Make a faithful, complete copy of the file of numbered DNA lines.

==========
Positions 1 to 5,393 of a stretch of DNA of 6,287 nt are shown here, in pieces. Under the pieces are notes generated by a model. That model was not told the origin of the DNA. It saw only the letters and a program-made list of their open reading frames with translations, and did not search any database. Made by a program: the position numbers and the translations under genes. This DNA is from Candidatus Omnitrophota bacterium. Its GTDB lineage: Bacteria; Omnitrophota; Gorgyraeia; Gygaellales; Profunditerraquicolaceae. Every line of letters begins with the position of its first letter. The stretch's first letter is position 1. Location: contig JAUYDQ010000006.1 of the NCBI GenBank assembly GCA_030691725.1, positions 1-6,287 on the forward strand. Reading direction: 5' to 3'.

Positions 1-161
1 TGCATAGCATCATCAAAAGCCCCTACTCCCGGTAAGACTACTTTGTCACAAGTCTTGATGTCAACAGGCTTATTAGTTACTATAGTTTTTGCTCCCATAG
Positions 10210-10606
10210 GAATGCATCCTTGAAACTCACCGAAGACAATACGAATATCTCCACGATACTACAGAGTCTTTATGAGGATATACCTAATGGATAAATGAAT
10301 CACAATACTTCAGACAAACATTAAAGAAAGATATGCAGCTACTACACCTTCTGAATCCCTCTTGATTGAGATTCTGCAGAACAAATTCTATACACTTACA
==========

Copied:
Positions 1 to 5,393 of a stretch of DNA of 6,287 nt are shown here, in pieces. Under the pieces are notes generated by a model. That model was not told the origin of the DNA. It saw only the letters and a program-made list of their open reading frames with translations, and did not search any database. Made by a program: the position numbers and the translations under genes. This DNA is from Candidatus Omnitrophota bacterium. Its GTDB lineage: Bacteria; Omnitrophota; Gorgyraeia; Gygaellales; Profunditerraquicolaceae. Every line of letters begins with the position of its first letter. The stretch's first letter is position 1. Location: contig JAUYDQ010000006.1 of the NCBI GenBank assembly GCA_030691725.1, positions 1-6,287 on the forward strand. Reading direction: 5' to 3'.

Positions 1-161
1 TGCATAGCATCATCAAAAGCCCCTACTCCCGGTAAGACTACTTTGTCACAAGTCTTGATGTCAACAGGCTTATTAGTTACTATAGTTTTTGCTCCCATAG
Positions 10210-10606
10210 GAATGCATCCTTGAAACTCACCGAAGACAATACGAATATCTCCACGATACTACAGAGTCTTTATGAGGATATACCTAATGGATAAATGAAT
10301 CACAATACTTCAGACAAACATTAAAGAAAGATATGCAGCTACTACACCTTCTGAATCCCTCTTGATTGAGATTCTGCAGAACAAATTCTATACACTTACA